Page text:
Italy

Five Reasons to Stay in Corniglia When Visiting the Cinque Terre, Italy

June 8, 2016

When visiting the rugged coastal stretch along the Italian Riviera known as the Cinque Terre, it can be hard to choose which of the five villages you want to call home. From South to North, the “five lands” are Riomaggiore, Manarola, Corniglia, Vernazza, and Monterosso al Mare. While each town has its own character, they are all breathtakingly beautiful, and also all equally serviced by the train that runs from La Spezia to Levanto. By train, these towns are within a few short minutes of each other as you jet through the cliffs. You can quickly hop from town to town (at least when the trains are running on time). We spent time in all five villages plus Levanto, but staying in Corniglia made us particularly partial to this town. If you’re trying to decide where to stay in the Cinque Terre, read on for the five undeniable reasons you should stay in Corniglia (pronounced Cornelia).

If you’re looking for another option when availability within the five towns is running low, Levanto is a larger town with more hotels and apartments for rent. Though it’s not technically part of the Cinque Terre, it’s on the same train route which makes it easy to pop into any of the five villages. Or, you can hike between Levanto and Monterosso (it’s about a 3 hour hike, so maybe not every day).

Where to Stay in the Cinque Terre, Italy: Five Reasons to Stay in Corniglia

The Cinque Terre Italy Corniglia Italian Riviera Liguria

Cinque Terre Italy Vernazza

1 Head Start on Hiking

We went to this part of the Italian Riviera to enjoy the sun, the sea and the hiking trails. The Sentiero Azzurro, also known as the blue path or hiking path 2, connects all five villages. For tips on hiking in the Cinque Terre, like which hiking pass you need to buy and a list of great hikes, check out our guide here.

As of summer 2016, the portion between Corniglia, Vernazza and Monterosso is open. The stretch between Riomaggiore and Corniglia closed in 2013/2014 due to heavy rainfall that caused landslides. The trails are expected to be closed for the rest of summer 2016, but you can check trail updates here.

Because of the trail closures, we could only trek the portion from Corniglia to Monterosso. By staying in Corniglia, we got an earlier start on the hike without having to take the train, and had the first stretch of the path mostly to ourselves. It seems that most people start from either Monterosso or Vernazza, so we didn’t pass them until the latter portion of the hike.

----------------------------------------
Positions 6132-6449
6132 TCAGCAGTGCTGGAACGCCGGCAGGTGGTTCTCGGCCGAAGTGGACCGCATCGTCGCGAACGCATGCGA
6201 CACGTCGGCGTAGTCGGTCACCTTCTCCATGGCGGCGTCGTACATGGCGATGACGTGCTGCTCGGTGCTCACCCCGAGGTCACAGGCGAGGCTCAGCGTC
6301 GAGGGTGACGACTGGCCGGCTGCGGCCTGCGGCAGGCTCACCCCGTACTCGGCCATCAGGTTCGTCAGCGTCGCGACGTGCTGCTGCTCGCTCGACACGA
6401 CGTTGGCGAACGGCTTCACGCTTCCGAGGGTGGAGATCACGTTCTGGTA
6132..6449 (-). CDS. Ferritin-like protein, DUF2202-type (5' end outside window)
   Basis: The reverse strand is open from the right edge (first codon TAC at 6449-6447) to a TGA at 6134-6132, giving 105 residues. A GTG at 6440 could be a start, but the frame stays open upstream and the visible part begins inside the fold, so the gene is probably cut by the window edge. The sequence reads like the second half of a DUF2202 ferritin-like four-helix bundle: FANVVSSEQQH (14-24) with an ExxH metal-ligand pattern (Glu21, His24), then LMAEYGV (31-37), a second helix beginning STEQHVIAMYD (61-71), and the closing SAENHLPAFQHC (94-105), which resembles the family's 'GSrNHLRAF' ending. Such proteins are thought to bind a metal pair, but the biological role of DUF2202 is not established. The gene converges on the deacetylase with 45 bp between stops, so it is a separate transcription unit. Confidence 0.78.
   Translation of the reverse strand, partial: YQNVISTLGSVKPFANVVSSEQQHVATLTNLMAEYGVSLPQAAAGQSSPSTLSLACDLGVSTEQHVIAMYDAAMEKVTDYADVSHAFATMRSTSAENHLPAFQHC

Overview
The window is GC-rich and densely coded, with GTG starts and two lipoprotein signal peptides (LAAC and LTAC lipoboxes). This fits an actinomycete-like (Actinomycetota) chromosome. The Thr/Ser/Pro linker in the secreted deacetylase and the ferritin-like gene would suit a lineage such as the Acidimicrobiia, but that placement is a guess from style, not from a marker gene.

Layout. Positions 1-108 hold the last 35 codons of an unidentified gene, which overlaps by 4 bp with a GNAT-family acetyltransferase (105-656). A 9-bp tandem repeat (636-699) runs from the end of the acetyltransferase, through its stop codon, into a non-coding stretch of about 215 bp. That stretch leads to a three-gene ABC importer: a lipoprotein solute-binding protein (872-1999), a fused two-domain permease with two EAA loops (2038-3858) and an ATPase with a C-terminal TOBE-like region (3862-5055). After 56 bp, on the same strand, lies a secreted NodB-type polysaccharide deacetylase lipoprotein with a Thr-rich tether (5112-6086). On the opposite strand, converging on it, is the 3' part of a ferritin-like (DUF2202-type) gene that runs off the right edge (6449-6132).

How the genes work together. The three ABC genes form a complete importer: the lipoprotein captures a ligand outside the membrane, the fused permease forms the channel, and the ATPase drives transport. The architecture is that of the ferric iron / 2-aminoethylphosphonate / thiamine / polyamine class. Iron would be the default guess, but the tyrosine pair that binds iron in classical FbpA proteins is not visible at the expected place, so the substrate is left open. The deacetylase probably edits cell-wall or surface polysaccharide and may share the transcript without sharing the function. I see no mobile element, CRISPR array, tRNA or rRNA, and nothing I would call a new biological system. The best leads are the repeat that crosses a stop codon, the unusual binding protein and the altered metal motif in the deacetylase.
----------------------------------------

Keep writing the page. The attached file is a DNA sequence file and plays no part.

Some might count the fact that Corniglia is the only village without a waterfront as a knock against it; in this case, it worked to our benefit as we started high, and ended at sea level in Monterosso. We were descending the long staircase into Monterosso in the heat of the day, which was much easier than climbing up.

You need a Cinque Terre card to hike the blue path. We purchased our daily Cinque Terre card for € 7.50 at the start of the trail, but you can also purchase one in the train station.

Where to Stay in the Cinque Terre, Italy: Five Reasons to Stay in Corniglia

The Cinque Terre Italy Corniglia Italian Riviera
he Cinque Terre Italy Corniglia Italian Riviera trekking Sentiero Azzurro or blue path

The Cinque Terre Italy Corniglia Italian Riviera

Cinque Terre Italy Corniglia Italian Riviera trekking Sentiero Azzurro or blue path

Cinque Terre Italy Corniglia Italian Riviera trekking Sentiero Azzurro or blue path

he Cinque Terre Italy Corniglia Italian Riviera trekking Sentiero Azzurro or blue path

2 Stairway of Heaven

Since Corniglia is nestled high atop the cliffs, you need to trek the 365 steps from the train station to the village. This can be a plus or a minus depending how you look at it, but here, the rewards for hard work paid off. Trekking down the steps in the morning, we had beautiful views of the sea, sky, and lush hillside. At night, I tried not to trip as I stared up at the big dipper (you can see stars here!). There were even the little blinking lights of fireflies guiding us up the steps.

For your initial arrival with luggage, or if you’re simply not feeling up for the stairs, there is a bus that runs from the train station to the village from about 7:30am to 7:30pm. It goes back and forth all day. Buy the bus ticket ahead of time in the train station. It costs € 1.50 from the station and € 2.50 if you wait to buy it onboard the bus.

The Cinque Terre Italy Corniglia stairs Italian Riviera trekking Sentiero Azzurro or blue path

The Cinque Terre Italy Corniglia stairs Italian Riviera trekking Sentiero Azzurro or blue path

The Cinque Terre Italy Corniglia stairs Italian Riviera trekking Sentiero Azzurro or blue path

The Cinque Terre Italy Corniglia Italian Riviera

3 The Best Gelato

If great food is high on your list of criteria when trying to decide where to stay in the Cinque Terre, then Corniglia does not disappoint. Especially when it comes to gelato. Alberto Gelateria has the best gelato in the Cinque Terre. We consume copious amounts a lot of gelato, so we feel comfortable stating this as fact. Alberto uses ingredients grown right on Corniglia’s own hillside for flavors like basil, honey and lemon (check out the size of those lemons in the picture below). Plus, they’re open late, so we could satisfy our craving at 11pm.

We unknowingly were pawns in the gelato wars that are apparently taking place in Corniglia. We initially followed a local vendor’s recommendation to try the first gelato shop in Corniglia, and after rude service and subpar gelato, we were scratching our heads as to why someone would recommend that place. If we have a bad experience, we usually just don’t mention, but from our experience and others, it sounds like an ongoing battle between the gelaterias. So if someone tries to persuade to you venture from Alberto’s, just know they’ve taken sides, and it’s not yours. Gelato in Italy is kind of a holy experience, so we wouldn’t want you to have a bad one.